Kareem Abdul-Jabbar, the Milwaukee Bucks’ all-time leading scorer, is interested in rejoining the organization in a front office like capacity.
“If I get a call, I will definitely offer my services,” the outspoken Jabbar recently told NBA.com. “There’s nothing on the table right now. A couple of people have asked me and if I had the chance to be part of this franchise again, I would take it.”
In the midst of an 11-46 season, struggling to fill seats or spark interest and with longtime owner retired Sen. Herb Kohl having recently announced he is seeking minority investors for the team, the Milwaukee franchise currently stands at somewhat of a crossroads.
Still, Jabbar, who scored an eye-popping 14,211 points in a Bucks’ uniform, senses the franchise’s appeal.
“They have to get their business model right,” he added. “I hope that the Bucks are able to sort it all out and get on a good footing. You can’t win it all unless you get the right players and you can’t get the right players unless you’re really in a good position as a business.”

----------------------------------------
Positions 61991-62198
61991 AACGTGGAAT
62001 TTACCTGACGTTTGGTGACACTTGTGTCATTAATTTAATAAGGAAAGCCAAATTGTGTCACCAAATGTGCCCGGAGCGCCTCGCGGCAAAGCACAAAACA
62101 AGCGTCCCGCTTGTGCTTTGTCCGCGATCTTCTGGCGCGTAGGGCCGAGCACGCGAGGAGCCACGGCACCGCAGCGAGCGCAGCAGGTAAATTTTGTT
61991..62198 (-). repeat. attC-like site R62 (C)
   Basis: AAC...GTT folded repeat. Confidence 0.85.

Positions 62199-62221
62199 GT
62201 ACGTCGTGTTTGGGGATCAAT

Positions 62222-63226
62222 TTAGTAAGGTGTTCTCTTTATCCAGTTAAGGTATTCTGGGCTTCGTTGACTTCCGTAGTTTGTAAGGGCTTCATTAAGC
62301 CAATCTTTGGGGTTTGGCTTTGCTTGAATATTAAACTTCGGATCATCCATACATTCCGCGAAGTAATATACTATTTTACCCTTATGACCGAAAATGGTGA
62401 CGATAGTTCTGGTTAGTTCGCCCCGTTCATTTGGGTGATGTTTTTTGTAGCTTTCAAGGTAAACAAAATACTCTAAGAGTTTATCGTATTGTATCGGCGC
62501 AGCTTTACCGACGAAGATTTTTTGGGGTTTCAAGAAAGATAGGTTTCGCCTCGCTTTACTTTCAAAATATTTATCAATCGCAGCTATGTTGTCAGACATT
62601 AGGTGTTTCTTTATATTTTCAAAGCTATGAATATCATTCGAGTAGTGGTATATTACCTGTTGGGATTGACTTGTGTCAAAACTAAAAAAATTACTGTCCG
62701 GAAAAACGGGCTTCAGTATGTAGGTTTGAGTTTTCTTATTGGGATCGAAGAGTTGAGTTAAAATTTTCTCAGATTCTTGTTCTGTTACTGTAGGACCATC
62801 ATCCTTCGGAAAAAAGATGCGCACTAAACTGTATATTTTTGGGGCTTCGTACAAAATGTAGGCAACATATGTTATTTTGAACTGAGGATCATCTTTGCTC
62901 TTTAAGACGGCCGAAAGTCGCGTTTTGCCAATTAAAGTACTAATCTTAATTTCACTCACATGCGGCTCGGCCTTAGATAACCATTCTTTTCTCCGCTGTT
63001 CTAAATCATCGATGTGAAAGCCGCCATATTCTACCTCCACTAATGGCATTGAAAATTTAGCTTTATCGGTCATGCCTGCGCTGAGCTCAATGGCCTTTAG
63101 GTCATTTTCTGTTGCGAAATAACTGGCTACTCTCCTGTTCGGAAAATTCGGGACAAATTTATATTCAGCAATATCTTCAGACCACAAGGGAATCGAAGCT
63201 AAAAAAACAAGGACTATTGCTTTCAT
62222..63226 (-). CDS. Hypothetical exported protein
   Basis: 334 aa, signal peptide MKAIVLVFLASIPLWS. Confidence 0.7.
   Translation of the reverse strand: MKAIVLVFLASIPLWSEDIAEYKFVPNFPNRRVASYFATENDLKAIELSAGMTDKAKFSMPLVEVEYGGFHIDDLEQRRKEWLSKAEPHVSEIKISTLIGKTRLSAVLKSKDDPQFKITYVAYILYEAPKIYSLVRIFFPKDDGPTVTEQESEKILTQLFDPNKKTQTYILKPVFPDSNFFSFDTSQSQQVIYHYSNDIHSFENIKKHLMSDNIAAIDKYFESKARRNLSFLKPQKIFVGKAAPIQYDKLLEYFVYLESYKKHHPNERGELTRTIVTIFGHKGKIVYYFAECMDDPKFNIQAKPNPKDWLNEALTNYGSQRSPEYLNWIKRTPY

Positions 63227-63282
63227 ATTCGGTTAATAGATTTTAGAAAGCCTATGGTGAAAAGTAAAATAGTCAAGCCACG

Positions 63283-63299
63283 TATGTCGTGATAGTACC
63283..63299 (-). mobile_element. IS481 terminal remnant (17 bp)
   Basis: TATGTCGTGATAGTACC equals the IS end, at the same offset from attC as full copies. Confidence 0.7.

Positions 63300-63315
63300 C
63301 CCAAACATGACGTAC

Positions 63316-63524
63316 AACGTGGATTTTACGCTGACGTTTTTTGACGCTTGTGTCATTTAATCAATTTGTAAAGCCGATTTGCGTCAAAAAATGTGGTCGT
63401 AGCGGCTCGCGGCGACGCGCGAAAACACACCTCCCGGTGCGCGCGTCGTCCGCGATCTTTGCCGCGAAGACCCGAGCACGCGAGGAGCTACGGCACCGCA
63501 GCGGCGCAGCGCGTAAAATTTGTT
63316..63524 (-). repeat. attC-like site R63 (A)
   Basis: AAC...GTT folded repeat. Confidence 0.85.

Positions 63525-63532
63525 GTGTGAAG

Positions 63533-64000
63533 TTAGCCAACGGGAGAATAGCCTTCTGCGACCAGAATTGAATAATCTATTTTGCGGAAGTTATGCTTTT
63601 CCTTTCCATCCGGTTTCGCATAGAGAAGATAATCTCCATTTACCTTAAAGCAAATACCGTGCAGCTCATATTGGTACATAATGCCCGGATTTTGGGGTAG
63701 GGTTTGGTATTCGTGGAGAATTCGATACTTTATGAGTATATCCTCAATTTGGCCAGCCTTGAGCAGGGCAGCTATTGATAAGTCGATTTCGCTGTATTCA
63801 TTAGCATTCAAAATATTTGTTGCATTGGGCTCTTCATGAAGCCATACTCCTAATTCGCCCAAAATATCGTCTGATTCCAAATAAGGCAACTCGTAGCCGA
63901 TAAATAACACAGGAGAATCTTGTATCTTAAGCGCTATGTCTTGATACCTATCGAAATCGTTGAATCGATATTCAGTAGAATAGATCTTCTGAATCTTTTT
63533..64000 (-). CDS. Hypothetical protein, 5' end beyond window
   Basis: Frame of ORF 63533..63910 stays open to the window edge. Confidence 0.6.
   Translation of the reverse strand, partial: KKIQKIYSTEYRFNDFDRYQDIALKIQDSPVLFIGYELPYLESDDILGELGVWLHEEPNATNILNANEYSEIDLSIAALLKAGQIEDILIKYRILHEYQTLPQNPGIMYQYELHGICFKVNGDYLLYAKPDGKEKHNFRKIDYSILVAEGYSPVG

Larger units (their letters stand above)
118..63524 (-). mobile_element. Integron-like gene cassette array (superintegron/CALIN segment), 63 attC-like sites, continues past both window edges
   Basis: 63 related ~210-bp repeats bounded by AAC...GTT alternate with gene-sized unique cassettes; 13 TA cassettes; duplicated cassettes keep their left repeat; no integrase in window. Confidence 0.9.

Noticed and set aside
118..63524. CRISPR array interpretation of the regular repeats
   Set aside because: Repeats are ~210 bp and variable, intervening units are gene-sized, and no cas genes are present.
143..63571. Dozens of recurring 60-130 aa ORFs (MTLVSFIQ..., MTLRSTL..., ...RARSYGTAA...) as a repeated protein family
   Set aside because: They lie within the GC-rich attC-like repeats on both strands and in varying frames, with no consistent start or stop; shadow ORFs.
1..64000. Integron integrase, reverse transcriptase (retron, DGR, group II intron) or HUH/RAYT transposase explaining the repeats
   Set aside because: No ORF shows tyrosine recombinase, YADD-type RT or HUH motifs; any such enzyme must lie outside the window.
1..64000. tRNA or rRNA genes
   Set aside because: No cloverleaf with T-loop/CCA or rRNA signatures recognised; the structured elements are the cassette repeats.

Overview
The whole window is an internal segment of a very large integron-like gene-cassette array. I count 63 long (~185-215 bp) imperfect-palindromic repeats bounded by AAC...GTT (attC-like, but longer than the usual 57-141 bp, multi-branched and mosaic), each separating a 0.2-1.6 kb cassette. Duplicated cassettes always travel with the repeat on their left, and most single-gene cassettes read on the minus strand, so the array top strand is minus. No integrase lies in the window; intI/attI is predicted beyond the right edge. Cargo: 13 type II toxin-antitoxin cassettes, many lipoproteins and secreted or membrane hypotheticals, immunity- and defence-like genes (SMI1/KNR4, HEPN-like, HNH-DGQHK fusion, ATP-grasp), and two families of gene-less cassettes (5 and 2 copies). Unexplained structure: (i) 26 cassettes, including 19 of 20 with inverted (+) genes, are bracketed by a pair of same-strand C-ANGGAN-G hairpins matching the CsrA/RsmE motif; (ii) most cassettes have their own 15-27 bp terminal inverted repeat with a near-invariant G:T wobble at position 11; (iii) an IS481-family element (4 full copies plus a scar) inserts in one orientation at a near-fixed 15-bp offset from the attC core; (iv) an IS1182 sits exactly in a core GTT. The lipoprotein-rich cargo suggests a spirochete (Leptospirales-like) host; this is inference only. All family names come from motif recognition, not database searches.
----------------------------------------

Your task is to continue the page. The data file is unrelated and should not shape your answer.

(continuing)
In town to promote a new tourism ad for the state of Wisconsin that plays off his role in the movie “Airplane,” Jabbar also touched on his interest in someday being an NBA coach. Then known as Lew Alcindor, Jabbar was the No. 1 overall pick in the 1969 NBA draft by the Bucks and by the next season, teamed with Oscar Robertson, was leading the team to the NBA title.
Before that, Jabbar’s winning ways became legendary on the college scene as he led UCLA to three straight NCAA championships (1967-69) and was named MVP each time. The Bucks returned to the Finals behind Jabbar n 1974, losing a seven-game series to the Boston Celtics.
The next season, Jabbar was shipped to Los Angeles, where he teamed with Magic Johnson to win another NBA title in 1979.